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Thursday, 15 August 2019

My Chat with Ava Black-Author of "The Bug Jar"

My latest interview is with Ava Black, author of The Bug Jar.  It's a psychological thriller and can be purchased on Amazon. She's been writing for ten years which she says there's a lot to love and hate about writing. Find out why she says that by and which authors inspired her to write. 

Ava autographing her book.

What do you love about your life right now?

Right now I love that readers have changed writing’s landscape by becoming more willing to buy, read, and review independently/self-published books. This changed my life. In the past ten years, more independent presses have opened and succeeded, while there are more best-selling authors are abandoning larger systems to self-publish. This move towards indie presses and self-publishing helps writers maintain more creative control, story rights, and profits. Overall, traditional publishing still dominates the industry, but I love that this shift allows marginalized voices to be heard and non-formulaic stories to be told. It’s great to see that readers support this change. Because they have, I’ve been able to tell a non-traditional tale about a mentally ill mistress, who readers don’t really like, but for some reason love. Thank you, readers! I love that!

How long have you been writing and what do you love about it?

For ten long, tedious, painful years, I’ve been writing. Joking! But not really. There is a lot to love and a lot to hate about writing. Most writers say they love getting lost in the story and spending time with their characters. It’s a world you can control (sometimes). It’s an escape. It can also be an emotional purge and a way to voice thoughts and ideas that may not be appropriate to speak. I love the release writing brings. But I don’t like how obsessive I become when writing. Many of my writer friends experience the same challenge. Often, when the chapter is going well, and the story starts to flow, we’d rather keep writing than eat, sleep, work, or take the kids to practice. There’s something about unraveling a scene in a rhythmic way that makes writing addictive. That addictive quality is great for the book and self-fulfillment, but agonizing when literary agents reject the novel. It makes you fear that it will never be read. That you’re a failure, that you’re less-than, as a writer. Rejection is a whole other topic that I could write about for days.  

Was there a particular book or author that inspired you to write?

Chelsea Cain and Jennifer Hillier are incredible authors. The way they weave plot threads together forces readers to fully engage in the narrative and never skip pages. I admire these writers so much that I sent them fan mail, and to my surprise, they responded. Their responses were incredibly warm and generous. When I told them I was a writer who was struggling to get published, they immediately became candid about their struggles to be published or maintain their sales. To have authors, who perform at their levels, talk so openly about struggling, made me realize that we’re all in the same boat. It also made me realize that I was like them because what drives us is our love of writing. Knowing that I felt the same way about writing as top-tier writers did, made me think that I had what it took to be one.  

Tell me about your book, The Bug Jar, and what were the challenges and joys of writing it?

The Bug Jar is a psychological thriller which blends my friend’s personal experience with bipolar disorder and a fictional murder. In the novel, the heroine, the bipolar mistress of a Chicago mayoral candidate, is accused of killing his child. She remembers that she was at his home on the night of the murder, but because of a misdiagnosis, and the effects of inappropriately prescribed medications, can’t remember what she was doing there or why she went. She investigates and finds evidence which suggests the murder was a cover-up manufactured by an unlikely suspect to evade a political scandal, but also uncovers evidence which indicates her absolute guilt. She struggles with herself, and the detectives tailing her, to reveal the truth about her involvement until she is institutionalized and meets….oops! No spoilers!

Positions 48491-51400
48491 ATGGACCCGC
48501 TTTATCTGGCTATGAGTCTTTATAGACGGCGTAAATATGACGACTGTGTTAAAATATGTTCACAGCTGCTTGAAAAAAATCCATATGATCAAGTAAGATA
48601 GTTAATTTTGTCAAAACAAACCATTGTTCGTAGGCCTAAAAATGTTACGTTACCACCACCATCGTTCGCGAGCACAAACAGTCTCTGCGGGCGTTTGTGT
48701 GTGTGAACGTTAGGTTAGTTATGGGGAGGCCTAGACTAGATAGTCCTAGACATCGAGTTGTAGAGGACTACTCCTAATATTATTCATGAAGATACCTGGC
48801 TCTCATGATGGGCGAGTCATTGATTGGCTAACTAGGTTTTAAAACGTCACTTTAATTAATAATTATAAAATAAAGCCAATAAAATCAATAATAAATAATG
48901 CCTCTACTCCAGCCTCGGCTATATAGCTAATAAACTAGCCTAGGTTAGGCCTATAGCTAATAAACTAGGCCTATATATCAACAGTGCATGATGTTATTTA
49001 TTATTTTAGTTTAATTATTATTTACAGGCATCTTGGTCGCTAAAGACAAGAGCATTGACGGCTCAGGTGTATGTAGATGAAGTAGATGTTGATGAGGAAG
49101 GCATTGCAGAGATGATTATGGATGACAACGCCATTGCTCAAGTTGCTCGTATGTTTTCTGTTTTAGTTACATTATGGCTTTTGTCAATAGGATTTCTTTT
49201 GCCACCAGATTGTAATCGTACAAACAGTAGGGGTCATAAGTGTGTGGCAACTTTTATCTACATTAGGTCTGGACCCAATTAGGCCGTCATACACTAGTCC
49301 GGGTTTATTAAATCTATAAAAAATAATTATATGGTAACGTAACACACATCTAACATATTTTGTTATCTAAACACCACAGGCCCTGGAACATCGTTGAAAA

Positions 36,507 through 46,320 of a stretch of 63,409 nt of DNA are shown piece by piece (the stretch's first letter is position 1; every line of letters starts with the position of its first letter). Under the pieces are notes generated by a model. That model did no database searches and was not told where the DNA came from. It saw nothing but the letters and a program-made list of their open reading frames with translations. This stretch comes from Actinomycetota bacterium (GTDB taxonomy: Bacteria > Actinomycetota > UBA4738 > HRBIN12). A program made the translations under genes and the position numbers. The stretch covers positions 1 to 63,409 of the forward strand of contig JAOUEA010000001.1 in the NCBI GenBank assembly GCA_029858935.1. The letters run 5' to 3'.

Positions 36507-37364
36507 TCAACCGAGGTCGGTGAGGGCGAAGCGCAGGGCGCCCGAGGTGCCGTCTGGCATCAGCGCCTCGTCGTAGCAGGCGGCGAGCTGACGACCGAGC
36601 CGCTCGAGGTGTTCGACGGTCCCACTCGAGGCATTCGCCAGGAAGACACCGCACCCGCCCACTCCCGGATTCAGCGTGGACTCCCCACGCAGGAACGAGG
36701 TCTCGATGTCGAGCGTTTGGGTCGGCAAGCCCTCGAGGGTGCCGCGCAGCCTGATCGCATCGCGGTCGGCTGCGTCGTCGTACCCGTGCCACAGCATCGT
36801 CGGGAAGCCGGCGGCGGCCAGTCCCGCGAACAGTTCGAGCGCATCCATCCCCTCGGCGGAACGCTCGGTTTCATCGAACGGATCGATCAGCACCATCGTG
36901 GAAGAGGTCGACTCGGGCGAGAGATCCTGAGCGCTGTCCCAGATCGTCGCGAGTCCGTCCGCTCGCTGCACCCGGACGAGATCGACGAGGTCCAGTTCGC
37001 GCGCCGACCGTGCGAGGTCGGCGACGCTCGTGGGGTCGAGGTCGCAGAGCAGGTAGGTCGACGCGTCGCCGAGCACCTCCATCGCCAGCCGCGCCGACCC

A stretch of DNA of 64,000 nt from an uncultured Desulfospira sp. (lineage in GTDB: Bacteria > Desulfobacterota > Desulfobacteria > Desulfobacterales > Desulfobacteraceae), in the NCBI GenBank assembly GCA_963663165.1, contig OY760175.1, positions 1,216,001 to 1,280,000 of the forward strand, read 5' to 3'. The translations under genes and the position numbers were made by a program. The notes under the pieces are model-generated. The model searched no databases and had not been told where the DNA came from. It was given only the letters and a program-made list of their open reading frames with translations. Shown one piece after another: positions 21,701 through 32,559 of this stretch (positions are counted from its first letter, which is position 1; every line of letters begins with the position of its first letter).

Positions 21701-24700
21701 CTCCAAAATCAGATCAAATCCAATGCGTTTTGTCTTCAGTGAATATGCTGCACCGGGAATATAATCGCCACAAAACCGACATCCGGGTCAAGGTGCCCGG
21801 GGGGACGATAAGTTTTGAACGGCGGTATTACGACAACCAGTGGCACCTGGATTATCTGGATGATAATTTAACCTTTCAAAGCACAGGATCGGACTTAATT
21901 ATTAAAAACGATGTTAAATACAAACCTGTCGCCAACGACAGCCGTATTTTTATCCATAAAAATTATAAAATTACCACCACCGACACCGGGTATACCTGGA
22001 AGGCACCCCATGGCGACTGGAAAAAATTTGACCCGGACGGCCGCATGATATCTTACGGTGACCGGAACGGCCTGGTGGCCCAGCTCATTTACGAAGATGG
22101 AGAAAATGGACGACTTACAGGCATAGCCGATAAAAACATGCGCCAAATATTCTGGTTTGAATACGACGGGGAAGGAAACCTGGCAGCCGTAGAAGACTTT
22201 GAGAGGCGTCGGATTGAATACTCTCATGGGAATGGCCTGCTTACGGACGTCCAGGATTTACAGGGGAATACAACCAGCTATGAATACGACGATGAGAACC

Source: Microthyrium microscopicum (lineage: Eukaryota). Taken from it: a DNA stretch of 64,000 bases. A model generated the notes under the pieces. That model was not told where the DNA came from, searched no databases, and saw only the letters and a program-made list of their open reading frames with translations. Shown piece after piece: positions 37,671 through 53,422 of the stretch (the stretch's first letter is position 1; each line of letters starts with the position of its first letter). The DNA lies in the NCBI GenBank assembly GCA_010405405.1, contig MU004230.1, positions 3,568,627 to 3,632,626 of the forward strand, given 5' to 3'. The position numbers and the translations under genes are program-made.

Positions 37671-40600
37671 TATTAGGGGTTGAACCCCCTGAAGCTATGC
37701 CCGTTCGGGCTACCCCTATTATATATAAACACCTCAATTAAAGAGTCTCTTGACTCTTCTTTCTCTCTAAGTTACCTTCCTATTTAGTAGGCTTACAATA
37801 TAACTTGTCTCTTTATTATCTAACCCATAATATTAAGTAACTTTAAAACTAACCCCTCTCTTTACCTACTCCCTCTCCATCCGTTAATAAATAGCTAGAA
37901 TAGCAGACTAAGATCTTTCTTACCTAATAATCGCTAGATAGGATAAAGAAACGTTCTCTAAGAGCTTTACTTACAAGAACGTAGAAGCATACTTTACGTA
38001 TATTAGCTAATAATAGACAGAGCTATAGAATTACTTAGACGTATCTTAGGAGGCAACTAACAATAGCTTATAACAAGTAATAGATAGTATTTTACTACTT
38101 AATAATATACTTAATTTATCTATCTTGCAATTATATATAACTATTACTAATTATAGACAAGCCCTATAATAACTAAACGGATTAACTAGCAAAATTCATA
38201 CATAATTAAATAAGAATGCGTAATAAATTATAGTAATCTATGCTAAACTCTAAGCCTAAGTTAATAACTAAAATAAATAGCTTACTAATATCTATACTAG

One of the biggest challenges I faced in penning this novel was maintaining the anonymity and integrity of my friend. She is an educated professional, working in a high-stress industry, and does not disclose her illness. I didn’t want to portray mental illness as something wild and scary. It is a real challenge faced by millions of Americans who risk their jobs, incomes, and families if they reveal too much to the wrong person. That being said, I did want to showcase the silent screams so many release. I wanted them to be accurate and truthful. My friend was incredible in helping me find that voice, but I struggled to hear it because sometimes is ugly, painful, and disturbing in ways that nobody talks about. Writing pieces of her truth, while preserving her dignity, and the dignity of anyone with a mental disorder is incredibly difficult because so much shame and humiliation surround it.

How long did it take for you to complete the book?

Generally, it takes nine to twelve months to write a manuscript which is fast considering I work full time and raise two sons. But I become pretty obsessed with whatever I’m writing, which helps it along. The querying process, however, is a bit different. When a writer finishes a manuscript, they pen query letters to literary agents asking the agent to represent the manuscript. If an agent agrees to represent the work, they begin the task of pitching and selling the manuscript to publishers (Big 5 publishers don’t accept manuscripts which are represented by literary agents). The process of securing a literary agent can take months or years. Currently, there are four books on my backlist that are unpublished because agents aren’t interested. Most of the feedback agents gave included something along the lines of “… a page-turner, but not for a mass-market audience.” “… read it in three days, but it is too fringe for a commercial audience.” “Not commercial enough.” After about a year or one hundred rejection letters, I usually give up on querying a novel. But with The Bug Jar, I’d conducted so many interviews with so many subject-matter experts, spent so much time researching, and so much time driving around the setting (Chicago) collecting sensory details, that I couldn’t let it go. I’d just put too much work into it. After the hundredth rejection letter, instead of tucking it under the bed and forgetting about it, I decided to self-publish.  

Where can your book be purchased and what formats?

The Bug Jar can be purchased through Amazon or Barnes & Noble in paperback, Kindle, and Nook formats. It is also available at independent booksellers throughout the Midwest.

Are you working on another book?

I’m always working on another book! My next novel is about a terminally ill, female villain who blackmails a friend into killing her before the illness does. If the friend fails, the villain will reveal a secret that destroys both of their lives. The inspiration for this book was my terminally ill cousin who died of ALS. I ran the plot idea by her and she loved it.

Ava with Micki Colgan. It was her first sale!